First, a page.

A former senior executive of Venezuela’s state oil company pleaded guilty on Wednesday in US court for his role in laundering more than $1 billion looted from the firm.
It is the latest development in the far-reaching scam that siphoned funds from Petroleos de Venezuela (PDVSA), the principal source of income in the country now suffering economic collapse and massive inflation.
The scheme involved ‘complicit money managers, brokerage firms, banks and real estate investment firms in the United States and elsewhere, operating as a network of professional money launderers,’ as well as members of the Venezuelan elite, sometimes known as ‘boliburgues,’ the Justice Department said.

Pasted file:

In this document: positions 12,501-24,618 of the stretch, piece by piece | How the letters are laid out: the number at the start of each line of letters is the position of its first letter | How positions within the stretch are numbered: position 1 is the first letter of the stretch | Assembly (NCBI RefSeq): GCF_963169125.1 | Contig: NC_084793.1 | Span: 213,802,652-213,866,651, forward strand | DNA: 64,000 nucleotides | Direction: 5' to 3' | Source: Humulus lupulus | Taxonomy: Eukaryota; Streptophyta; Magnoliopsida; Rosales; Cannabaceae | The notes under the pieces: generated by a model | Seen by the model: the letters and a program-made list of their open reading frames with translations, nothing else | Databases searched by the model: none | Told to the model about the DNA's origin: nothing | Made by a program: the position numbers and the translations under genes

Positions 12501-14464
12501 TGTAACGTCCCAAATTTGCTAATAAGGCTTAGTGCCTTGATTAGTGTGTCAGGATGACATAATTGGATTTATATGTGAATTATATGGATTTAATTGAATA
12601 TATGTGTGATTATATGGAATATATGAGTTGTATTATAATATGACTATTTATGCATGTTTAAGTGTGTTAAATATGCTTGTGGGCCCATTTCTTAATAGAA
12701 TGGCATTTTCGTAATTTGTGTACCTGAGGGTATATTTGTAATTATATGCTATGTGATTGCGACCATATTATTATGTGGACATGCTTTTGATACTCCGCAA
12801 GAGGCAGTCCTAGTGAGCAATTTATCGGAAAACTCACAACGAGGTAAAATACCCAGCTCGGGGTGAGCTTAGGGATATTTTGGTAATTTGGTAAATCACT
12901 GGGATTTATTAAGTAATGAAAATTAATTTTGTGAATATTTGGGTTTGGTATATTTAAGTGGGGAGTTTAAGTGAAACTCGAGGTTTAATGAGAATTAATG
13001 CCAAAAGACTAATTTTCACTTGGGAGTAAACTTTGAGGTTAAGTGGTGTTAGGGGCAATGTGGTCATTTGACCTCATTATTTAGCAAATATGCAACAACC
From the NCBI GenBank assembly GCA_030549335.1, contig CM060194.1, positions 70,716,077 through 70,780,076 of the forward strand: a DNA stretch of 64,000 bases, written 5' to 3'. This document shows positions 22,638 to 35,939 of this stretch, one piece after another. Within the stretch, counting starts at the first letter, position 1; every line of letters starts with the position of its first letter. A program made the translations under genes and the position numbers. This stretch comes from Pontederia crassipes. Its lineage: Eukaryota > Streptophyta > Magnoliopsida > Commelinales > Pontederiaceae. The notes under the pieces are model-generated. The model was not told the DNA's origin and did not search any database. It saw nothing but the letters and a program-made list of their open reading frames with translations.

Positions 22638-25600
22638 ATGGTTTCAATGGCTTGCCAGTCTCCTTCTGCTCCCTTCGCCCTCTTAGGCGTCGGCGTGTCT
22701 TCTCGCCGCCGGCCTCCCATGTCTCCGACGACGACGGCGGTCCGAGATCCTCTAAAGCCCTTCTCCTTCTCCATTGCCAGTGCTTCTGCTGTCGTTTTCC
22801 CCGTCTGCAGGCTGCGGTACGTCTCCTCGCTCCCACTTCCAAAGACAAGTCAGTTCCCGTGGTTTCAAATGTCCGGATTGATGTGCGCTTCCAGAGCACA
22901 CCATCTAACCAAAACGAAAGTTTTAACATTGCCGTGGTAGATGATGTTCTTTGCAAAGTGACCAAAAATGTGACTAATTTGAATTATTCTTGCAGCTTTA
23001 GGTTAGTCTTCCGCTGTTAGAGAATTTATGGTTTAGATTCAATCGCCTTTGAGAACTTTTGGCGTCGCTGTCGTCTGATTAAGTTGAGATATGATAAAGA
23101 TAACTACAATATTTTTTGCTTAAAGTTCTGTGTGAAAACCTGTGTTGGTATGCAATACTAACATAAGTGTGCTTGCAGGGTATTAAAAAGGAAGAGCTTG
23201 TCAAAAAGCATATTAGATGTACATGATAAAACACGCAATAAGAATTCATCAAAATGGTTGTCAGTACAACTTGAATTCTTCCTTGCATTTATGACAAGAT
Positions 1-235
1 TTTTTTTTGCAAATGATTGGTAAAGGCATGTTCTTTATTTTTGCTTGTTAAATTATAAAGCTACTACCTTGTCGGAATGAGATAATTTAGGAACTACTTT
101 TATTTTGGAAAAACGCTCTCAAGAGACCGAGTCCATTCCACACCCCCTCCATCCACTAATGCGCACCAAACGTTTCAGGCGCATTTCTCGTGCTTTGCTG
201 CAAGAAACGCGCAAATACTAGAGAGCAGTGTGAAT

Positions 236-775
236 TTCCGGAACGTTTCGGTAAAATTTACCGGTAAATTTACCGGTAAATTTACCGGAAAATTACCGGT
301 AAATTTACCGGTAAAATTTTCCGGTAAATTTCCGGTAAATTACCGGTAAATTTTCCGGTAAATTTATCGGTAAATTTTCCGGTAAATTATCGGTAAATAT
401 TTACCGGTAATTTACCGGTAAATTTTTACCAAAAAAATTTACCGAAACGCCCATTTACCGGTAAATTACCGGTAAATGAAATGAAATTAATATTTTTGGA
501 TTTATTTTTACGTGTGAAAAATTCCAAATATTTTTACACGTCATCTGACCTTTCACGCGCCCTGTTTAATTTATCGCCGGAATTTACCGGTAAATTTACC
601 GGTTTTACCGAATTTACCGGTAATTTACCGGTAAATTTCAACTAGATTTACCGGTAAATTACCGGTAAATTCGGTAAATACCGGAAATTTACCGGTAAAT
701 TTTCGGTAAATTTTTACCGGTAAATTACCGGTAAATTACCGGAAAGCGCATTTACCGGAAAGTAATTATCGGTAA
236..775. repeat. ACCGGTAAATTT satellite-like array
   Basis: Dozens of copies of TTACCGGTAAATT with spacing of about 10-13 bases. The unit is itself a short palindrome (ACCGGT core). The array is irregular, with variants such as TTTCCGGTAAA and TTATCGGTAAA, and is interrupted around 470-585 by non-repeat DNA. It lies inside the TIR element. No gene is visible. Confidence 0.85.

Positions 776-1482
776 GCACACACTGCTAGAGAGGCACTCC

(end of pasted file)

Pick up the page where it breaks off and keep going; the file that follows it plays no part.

Abraham Edgardo Ortega, 51, PDVSA’s former executive director of financial planning, pleaded guilty to conspiracy to commit money laundering, the US Justice Department announced. He is scheduled to be sentenced on January 9, in a Miami courtroom.
Ortega admitted to taking $17 million in bribes, in part to ‘give priority loan status to a French company and a Russian bank, which were both minority shareholders in joint ventures with PDVSA.’
He also laundered funds through a false investment scheme. 
On Monday, a former executive at the Swiss bank Julius Baer, Matthias Krull, a 44-year-old German resident of Panama, was sentenced to 10 years in prison for his role in the money laundering scheme.
Under President Nicolas Maduro, the country is facing dire shortages of basic goods like food and medicine, and skyrocketing inflation projected to soar over 1 million percent this year, reaching an unreal 10 million percent in 2019.